I need to catch up somehow. That seems to be what is happening at the moment. I got behind. There’s a bit of a processing backlog. It’s not enormous, but it’s enough to make me a little stressed and distracted—I keep arriving at school late. Not really, really late, but later than I mean to, because my morning routine doesn’t seem to be nailed down.

Friday was the big Conversation where C’s mom agreed to let her stay here and I agreed more or less to give my right arm in exchange. I mean, I said I would pay for everything for her. I said I would make sure she behaved. All true. All a huge life-changing commitment.

All things that mean to me I have power. I have the power to protect and take care of someone I love.

It’s huge.

I was proctoring in C’s exam hall this morning. There was a point somewhere in between stapling papers and giving out answer sheets when I had a second to realize she was sitting there, deeply engrossed in her National Language exam and she was fine. Absolutely no one was hurting her or intended to hurt her. She was in absolutely no danger whatsoever. It flashed through my mind that this never happened with the girls. There might be the illusion of safety—a brief reprieve from danger—but never any time when that safety was so real or so complete as it was for C in that moment in the exam room.

She was safe because I had almost complete control over what happened, because no one had any wish to harm her, because nearly everyone else in the room had an instinctive wish to help.

Life was so different with the girls.

I don’t know what to make of that exactly. Actually, it’s hard to grasp: the absolute contrast. It is not that C is always safe or that I can always keep her safe, but that the girls were never safe and other children are safe. At least sometimes. At least with 95% certainty.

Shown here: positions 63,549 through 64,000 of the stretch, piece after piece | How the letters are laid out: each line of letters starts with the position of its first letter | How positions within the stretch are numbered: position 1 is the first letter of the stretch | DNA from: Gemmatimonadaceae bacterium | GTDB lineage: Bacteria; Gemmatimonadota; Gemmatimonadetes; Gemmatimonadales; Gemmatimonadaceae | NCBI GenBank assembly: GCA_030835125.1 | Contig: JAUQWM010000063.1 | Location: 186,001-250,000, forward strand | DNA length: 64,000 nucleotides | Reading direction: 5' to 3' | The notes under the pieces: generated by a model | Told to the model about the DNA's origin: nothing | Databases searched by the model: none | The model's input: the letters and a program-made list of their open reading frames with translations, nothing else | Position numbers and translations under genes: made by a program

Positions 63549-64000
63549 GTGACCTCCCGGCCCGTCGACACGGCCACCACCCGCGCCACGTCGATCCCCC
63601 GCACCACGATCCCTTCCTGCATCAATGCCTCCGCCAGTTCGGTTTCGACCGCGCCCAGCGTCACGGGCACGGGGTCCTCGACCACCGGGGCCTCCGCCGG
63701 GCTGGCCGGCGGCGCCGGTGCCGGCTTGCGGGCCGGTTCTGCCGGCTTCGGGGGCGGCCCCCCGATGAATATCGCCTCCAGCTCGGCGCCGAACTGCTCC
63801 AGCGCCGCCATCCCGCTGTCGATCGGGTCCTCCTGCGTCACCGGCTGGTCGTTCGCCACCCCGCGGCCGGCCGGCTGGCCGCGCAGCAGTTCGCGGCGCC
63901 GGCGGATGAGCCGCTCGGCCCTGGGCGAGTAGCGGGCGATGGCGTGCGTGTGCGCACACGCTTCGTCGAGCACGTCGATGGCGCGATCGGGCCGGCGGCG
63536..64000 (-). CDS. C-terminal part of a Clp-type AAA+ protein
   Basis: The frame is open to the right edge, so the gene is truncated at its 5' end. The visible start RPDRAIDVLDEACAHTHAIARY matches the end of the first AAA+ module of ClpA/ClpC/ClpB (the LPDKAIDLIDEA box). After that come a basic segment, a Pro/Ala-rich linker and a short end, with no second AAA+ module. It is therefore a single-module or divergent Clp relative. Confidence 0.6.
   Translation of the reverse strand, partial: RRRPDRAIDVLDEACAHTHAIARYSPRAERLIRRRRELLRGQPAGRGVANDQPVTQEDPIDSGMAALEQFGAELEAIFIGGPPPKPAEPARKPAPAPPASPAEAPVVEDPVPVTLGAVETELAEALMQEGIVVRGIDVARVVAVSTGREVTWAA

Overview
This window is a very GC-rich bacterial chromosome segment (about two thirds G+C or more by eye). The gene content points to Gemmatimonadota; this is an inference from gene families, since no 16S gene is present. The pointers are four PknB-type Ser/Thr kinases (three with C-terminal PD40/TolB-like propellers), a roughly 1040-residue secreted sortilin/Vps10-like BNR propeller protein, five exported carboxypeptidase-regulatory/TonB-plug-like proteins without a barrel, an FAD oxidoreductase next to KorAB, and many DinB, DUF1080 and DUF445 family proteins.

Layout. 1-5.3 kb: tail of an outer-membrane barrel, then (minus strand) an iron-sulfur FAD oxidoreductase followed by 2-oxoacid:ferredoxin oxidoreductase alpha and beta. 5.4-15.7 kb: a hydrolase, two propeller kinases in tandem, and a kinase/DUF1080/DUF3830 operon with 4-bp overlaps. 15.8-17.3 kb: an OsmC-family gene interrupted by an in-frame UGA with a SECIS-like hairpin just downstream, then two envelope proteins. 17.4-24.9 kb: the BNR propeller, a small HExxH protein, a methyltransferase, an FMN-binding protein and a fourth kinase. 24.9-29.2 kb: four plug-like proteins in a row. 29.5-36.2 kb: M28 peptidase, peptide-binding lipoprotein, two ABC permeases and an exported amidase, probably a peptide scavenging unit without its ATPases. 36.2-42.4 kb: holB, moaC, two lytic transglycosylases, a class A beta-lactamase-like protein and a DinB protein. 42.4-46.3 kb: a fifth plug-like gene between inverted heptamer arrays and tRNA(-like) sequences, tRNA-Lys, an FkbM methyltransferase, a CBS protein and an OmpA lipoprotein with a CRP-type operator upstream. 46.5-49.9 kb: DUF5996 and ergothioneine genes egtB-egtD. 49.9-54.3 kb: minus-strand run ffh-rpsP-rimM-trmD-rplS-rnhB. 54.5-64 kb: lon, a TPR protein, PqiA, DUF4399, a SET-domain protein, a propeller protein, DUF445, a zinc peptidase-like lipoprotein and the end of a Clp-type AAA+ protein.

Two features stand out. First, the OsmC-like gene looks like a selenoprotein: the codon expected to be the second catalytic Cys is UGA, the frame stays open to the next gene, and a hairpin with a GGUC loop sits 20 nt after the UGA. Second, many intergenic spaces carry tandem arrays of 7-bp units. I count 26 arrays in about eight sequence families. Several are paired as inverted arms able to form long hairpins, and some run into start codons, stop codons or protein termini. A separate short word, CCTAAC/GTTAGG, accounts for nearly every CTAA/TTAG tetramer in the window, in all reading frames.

Complete lack of safety was my normal. It was normal for me to feel unsafe. It was normal for me to feel that the people I loved were also unsafe. It is so obvious and yet so shocking to feel that at a gut level, and I think when I get home and I have time to really take that in, I’ll get to feel a huge wave of grief.

We can keep the children in our society safe—I think it is actually possible. But you have to care a lot. Everyone has to care. Children have to be a priority for every decent human being living within that group. And it isn’t. I don’t know how to change it. I know I am not changing it. I am helping one child . I am making difference for a few more children so that they have a bit better chance at life. Children are so vulnerable. They are more vulnerable than anyone in our society. They are more vulnerable than almost any class of adults anywhere in any society that I can think of. The choices that adults make about them make all the difference between life and death for them, safety and terror every single day, resilience or unmanageable fragility.

And I guess I am starting to get that. I was so vulnerable. I have power now in comparison because my vulnerability then was so immense. It was immense when I was 2 and not a lot less immense when I was 13. It is not mainly a matter of physical power, but legal power and psychological power. This is why terror is so much a part of the trauma for me. Simply lacking the protection of adults—even when nothing particularly bad was happening, but knowing if something bad did happen, there was no protection to be had—that alone is terrifying as a child.

It seems as though the vulnerability was so profound that I couldn’t understand my safety now. It’s like a thought I couldn’t complete. I still can’t but I suppose that’s one step on the way towards it.

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